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Case Study: Luxury Watches and Jewelry

Updated: May 10, 2023

Examination of using LaserMinters for laser engraving phygital passports onto metal and alloy surfaces for luxury watches and jewelry products.

The counterfeiting of luxury watches and jewelry is as old as the watch and jewelry industries themselves. These industries have long used metrics such as "carats" and "karats" to describe the fineness and purity of a rare metal, or weight of a precious gemstone. However only jewelers and specialists in precious metals and gems can accurately evaluate the authenticity, age, purity, carat number and true value of most fine jewelry products. Fake diamonds and gemstones combined with electroplated metal alloys can be expertly crafted into highly convincing counterfeit products that would persuade the vast majority of consumers they are real. To most of us a $100 fake diamond ring using zirconia and gold-plated metal can look near identical to a $10,000 ring made from highly pure gold and real diamonds. In truth, most people determine the authenticity and value of a watch or jewelry item simply by the vendor source from where it was purchased. If it was bought from a well-known jeweler or brand store instead of a street corner then it is most likely authentic and highly valuable. However, with the explosion of online sales the use of the vendor source as a test for authenticity often doesn't apply. Consequently, the online market for selling counterfeit jewelry is rapidly growing in size.

Importantly, the provenance or verifiable ownership history of jewelry products can be extremely hard to determine - even if the items are indeed authentic and valuable. Every piece of expensive jewelry has a story to tell that can potentially add to the value of the item. However, without a collection of paper receipts and professional valuations the provenance of an item usually remains a mystery. Although most expensive jewelry displays unique or "non-fungible" qualities or characteristics, the lack of verifiable provenance data in the jewelry industry means that most products are in effect highly fungible (or interchangeable) in nature. Consequently the luxury watch and jewelry industries are in desperate need of a new digital provenance technology that allows every consumer to easily verify their items authenticity, provenance, track valuation history, and upload valuations and proof-of-sale documents to a connected cloud storage account for that item. In other words an online digital library for every unique jewelry piece to prove its chain of custody and tell its own story. The luxury watch and jewelry industries are in need of Phygital Passport technology.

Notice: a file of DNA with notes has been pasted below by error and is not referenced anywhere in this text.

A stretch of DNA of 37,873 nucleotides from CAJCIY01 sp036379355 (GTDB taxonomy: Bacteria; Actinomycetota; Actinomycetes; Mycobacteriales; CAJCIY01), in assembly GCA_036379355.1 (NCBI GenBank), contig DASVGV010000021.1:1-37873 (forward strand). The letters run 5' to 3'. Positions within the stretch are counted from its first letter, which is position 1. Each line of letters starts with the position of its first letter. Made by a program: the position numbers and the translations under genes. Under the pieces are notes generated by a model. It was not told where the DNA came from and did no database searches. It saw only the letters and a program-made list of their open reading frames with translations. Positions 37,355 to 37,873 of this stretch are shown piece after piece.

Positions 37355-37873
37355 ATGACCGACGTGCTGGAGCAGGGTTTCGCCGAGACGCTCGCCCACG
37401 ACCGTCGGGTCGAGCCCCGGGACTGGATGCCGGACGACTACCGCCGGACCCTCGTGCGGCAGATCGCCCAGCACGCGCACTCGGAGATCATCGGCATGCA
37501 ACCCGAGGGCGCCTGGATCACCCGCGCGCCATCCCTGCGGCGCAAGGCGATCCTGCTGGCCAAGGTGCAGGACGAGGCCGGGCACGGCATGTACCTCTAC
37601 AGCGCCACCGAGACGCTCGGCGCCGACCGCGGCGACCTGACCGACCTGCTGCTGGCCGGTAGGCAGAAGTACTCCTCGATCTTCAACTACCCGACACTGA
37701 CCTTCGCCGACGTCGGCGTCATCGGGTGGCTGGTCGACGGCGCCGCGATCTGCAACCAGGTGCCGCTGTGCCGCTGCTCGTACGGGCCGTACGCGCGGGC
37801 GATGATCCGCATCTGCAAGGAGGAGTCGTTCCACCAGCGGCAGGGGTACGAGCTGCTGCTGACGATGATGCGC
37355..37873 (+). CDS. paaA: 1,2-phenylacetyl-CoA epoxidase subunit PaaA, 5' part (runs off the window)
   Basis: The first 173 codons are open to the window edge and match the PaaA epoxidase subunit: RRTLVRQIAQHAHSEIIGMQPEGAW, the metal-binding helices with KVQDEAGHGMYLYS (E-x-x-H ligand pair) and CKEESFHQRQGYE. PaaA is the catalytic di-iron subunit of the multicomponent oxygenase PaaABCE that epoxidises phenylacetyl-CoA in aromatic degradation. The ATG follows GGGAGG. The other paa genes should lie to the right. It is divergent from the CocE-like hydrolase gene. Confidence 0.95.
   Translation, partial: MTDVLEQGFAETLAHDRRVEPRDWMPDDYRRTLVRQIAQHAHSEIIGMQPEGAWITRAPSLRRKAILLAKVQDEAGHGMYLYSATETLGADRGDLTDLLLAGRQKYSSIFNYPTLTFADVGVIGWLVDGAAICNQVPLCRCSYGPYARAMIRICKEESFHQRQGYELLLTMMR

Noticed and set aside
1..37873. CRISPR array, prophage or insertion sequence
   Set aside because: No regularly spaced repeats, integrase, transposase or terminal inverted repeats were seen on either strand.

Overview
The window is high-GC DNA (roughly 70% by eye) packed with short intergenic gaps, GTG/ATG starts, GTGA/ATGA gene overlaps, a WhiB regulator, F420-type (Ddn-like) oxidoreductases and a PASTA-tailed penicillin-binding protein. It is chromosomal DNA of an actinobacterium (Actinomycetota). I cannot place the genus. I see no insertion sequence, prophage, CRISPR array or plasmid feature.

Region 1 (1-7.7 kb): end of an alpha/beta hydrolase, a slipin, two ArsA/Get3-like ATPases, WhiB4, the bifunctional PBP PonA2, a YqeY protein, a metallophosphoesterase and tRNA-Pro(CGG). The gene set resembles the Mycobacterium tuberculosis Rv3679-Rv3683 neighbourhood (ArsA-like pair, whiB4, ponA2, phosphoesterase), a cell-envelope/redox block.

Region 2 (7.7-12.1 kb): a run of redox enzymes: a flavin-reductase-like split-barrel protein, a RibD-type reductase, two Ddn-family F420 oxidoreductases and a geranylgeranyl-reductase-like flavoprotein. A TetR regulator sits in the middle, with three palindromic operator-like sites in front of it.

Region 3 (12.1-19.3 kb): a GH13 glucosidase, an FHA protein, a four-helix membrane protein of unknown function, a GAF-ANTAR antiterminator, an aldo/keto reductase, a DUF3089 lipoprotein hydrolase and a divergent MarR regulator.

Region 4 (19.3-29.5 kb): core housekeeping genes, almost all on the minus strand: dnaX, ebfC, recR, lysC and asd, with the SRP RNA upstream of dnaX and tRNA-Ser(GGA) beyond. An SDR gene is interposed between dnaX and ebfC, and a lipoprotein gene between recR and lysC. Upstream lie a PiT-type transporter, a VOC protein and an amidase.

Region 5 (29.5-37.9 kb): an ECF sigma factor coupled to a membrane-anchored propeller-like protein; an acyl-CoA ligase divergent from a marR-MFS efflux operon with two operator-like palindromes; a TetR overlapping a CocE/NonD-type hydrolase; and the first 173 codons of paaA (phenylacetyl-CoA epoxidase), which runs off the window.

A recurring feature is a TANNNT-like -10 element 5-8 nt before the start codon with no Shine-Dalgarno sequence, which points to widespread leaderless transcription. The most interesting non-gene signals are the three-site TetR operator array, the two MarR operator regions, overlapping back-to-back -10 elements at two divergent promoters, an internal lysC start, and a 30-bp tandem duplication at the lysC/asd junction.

Decentryk can recommend either the LaserMinter IR or the LaserMinter UV versions for almost every jewelry on watch application that involves hi-resolution small area engraving of QR codes onto any metal surface. The only main difference is that the IR version can mark QR codes down to 5mm x 5mm area while the UV version can mark down to 3mm x 3mm areas (ie: small enough for the side of a typical watch or the inside of a ring). However most watchmakers can reserve a large enough 5mm x 5mm space on the back casing of the watch for the LaserMinter IR version to be an ideal solution. Furthermore, the software allows jewelers to choose the option of marking the physical code as a linear bar code instead of a square QR code. This barcode option may produce better results on long narrow surfaces such as the side of a watch or the inside of a ring. Moreover, a long narrow barcode may be more easily scannable than a tiny 3mm x 3mm square QR code area.

Below are videos and images of a LaserMinter IR in our application lab applying a laser engraved QR code to (a) a stainless steel ring and (b) an electroplated metal alloy watch. Although the relative size and alignment of these engravings might not be to a jewelers standard the mark quality on 2 different metals is well demonstrated.

(a) Stainless Steel Ring

(b) Electroplated Metal Watchcase

As with all luxury watch and jewelry applications the primary concerns are design and aesthetics. The above images and videos are just quick examples on relatively large surface areas with not much optimization or design thought involved. They are only intended to demonstrate the speed and quality of a scannable mark for a relatively average size application. No doubt many customers will want to incorporate their own logo and text labelling (as in image a above). It is very easy to imagine that a watchmaker may want to engrave the entire back case with QR code, logo, certification images and product related text. This is all relatively simple to do with the LaserMinter software suite included with every LaserMinter IR. Moreover, some watch designers may choose to mark either the side of the watch or the front of the watch under the glass face with a 2D QR or 1D barcode. Regardless of the design of the productor coding choice, the LaserMinter IR and LaserMinter UV products are now invaluable tools for jewelers to add digital provenance, ownership history, item valuations and user experiences for fine jewelry and watches.



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